If you’re someone who values clean air, there are certain places in the United States that you should avoid. A recent analysis by The Guardian, in collaboration with researchers from the University of Washington and other institutions, ranked the neighborhoods in the contiguous U.S. with the worst air pollution.
You might be surprised to learn that the place with the most polluted air in the U.S. isn’t a big city but a small town in California. Bakersfield, located in California’s Central Valley and about 100 miles north of Los Angeles, has the most unhealthy air in the country. This is mainly due to the region’s oil and gas production and mining and petroleum refining. Unfortunately, the area has failed to meet the Clean Air Act’s target for most of the last 25 years.
But Bakersfield is one of many places with poor air quality. South Los Angeles ranked second on the list, with many landlocked neighborhoods surrounded by freeways, railyards, and warehouses. Compared to people who live across town in the affluent Bel Air neighborhood, South Los Angeles residents breathe 50 percent more polluted air.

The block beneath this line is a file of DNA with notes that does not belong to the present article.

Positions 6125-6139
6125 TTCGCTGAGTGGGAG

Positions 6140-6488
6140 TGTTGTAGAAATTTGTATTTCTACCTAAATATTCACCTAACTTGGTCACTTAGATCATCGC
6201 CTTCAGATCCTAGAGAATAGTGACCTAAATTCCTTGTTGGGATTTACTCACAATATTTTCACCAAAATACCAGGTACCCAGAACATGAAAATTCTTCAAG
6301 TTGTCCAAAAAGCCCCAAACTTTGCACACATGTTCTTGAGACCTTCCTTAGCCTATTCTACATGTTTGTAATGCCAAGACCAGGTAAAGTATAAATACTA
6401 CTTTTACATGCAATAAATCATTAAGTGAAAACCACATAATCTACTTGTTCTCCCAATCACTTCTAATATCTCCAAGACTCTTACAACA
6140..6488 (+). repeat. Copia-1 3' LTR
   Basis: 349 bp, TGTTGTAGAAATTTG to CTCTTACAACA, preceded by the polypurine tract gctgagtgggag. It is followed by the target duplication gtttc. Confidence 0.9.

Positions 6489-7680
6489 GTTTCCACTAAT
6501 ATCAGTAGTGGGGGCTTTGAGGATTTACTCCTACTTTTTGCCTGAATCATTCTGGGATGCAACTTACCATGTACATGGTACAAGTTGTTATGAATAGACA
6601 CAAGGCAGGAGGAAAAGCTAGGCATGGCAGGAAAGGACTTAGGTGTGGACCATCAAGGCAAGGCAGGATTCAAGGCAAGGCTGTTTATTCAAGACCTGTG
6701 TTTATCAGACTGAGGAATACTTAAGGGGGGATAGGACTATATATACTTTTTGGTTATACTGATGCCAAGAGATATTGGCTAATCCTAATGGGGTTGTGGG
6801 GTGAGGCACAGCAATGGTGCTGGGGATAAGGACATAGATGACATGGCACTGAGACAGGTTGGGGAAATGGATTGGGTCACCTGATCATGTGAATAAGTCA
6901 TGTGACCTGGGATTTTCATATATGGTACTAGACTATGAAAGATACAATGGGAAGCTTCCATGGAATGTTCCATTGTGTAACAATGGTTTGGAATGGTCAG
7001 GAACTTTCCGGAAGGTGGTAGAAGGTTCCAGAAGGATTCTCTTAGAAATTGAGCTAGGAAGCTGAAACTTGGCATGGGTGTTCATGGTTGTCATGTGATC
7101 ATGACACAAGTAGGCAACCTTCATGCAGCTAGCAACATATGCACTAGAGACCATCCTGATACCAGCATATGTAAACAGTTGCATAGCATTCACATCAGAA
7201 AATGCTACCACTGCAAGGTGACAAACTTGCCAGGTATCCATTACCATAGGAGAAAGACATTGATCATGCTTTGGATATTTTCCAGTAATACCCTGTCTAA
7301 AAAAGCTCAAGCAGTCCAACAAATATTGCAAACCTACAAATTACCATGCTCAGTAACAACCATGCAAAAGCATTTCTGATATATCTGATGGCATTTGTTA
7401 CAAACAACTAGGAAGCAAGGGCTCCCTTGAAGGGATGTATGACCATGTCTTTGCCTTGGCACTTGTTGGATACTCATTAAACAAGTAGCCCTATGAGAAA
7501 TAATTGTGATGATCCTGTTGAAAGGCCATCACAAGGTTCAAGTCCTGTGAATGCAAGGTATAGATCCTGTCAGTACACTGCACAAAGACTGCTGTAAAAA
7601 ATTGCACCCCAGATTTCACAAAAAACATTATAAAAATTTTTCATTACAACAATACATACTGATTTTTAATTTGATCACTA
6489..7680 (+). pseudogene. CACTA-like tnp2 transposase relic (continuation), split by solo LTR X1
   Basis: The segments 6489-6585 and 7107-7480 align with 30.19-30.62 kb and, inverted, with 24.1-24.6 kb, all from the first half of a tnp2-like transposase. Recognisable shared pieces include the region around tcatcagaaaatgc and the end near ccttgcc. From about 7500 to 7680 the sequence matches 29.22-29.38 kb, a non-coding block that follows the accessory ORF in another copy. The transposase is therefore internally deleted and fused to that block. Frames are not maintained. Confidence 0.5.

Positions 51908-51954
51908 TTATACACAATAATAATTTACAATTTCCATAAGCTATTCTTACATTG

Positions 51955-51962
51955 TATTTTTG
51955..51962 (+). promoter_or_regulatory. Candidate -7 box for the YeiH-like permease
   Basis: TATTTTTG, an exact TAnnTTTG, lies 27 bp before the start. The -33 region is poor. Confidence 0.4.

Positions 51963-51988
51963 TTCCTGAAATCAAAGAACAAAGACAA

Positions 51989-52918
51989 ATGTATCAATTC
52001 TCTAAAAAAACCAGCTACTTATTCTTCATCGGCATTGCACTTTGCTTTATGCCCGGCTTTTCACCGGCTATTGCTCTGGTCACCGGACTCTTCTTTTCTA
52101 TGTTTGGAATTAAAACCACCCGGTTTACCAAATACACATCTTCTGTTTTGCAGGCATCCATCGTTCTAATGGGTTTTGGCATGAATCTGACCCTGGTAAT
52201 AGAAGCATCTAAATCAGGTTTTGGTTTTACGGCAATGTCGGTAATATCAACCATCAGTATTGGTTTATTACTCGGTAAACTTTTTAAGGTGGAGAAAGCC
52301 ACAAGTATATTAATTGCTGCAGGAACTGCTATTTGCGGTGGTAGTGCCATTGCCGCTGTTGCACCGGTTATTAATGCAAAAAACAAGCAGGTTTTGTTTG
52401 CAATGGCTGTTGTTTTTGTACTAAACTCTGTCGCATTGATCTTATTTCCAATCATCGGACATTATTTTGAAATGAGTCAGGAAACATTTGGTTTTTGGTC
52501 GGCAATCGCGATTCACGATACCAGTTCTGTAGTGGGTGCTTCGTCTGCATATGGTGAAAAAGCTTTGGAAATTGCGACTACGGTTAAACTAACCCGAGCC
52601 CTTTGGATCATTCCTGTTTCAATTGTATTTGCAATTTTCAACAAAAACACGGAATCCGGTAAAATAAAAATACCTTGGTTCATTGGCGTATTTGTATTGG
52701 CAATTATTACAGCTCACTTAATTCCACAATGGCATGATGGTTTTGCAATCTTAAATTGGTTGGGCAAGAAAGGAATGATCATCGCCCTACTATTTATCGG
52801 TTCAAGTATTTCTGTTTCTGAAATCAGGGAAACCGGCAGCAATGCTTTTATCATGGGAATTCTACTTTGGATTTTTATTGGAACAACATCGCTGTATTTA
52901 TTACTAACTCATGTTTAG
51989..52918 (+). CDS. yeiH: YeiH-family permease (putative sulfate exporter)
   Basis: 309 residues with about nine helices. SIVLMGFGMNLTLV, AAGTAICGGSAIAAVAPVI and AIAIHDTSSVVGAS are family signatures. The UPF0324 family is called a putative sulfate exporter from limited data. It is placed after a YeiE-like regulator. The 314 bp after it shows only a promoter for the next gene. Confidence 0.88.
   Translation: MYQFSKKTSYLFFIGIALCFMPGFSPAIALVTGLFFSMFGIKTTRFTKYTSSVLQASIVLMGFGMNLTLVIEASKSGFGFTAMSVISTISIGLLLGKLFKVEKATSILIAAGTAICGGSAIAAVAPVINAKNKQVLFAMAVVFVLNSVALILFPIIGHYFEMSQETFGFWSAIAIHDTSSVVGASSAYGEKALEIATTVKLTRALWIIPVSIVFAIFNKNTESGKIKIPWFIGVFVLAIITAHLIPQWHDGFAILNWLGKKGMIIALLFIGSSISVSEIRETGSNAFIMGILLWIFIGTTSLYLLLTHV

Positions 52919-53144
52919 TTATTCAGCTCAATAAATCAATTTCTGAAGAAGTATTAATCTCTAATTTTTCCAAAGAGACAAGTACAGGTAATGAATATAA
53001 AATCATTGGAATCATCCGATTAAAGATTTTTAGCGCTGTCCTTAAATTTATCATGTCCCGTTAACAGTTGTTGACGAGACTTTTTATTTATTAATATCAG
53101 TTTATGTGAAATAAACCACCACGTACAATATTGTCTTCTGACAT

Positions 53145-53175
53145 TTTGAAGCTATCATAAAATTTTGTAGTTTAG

Chicago’s south and west sides came in third, with neighborhoods like Back of the Yards and Riverdale that have been used to store toxic materials. North-west Indiana, Central Indianapolis, Houston, St. Louis, Central Pennsylvania, Central Atlanta, and Central Birmingham also made a list.
What’s concerning is that the analysis shows that neighborhoods with the worst air quality were predominantly Black and Hispanic. This highlights a more significant issue of segregation, with people and pollution being segregated.
So, what can we do about it? While individuals can make choices that reduce their carbon footprint, such as driving less and eating a plant-based diet, systemic change is needed to address the root causes of air pollution. This includes supporting policies and legislation prioritizing clean energy and reducing emissions from industries like oil and gas. We can also support community-led initiatives to reduce pollution and promote environmental justice.
It’s important to remember that air pollution affects everyone but disproportionately impacts marginalized communities. By advocating for cleaner air and supporting solutions that benefit everyone, we can help create a more just and sustainable future for all.
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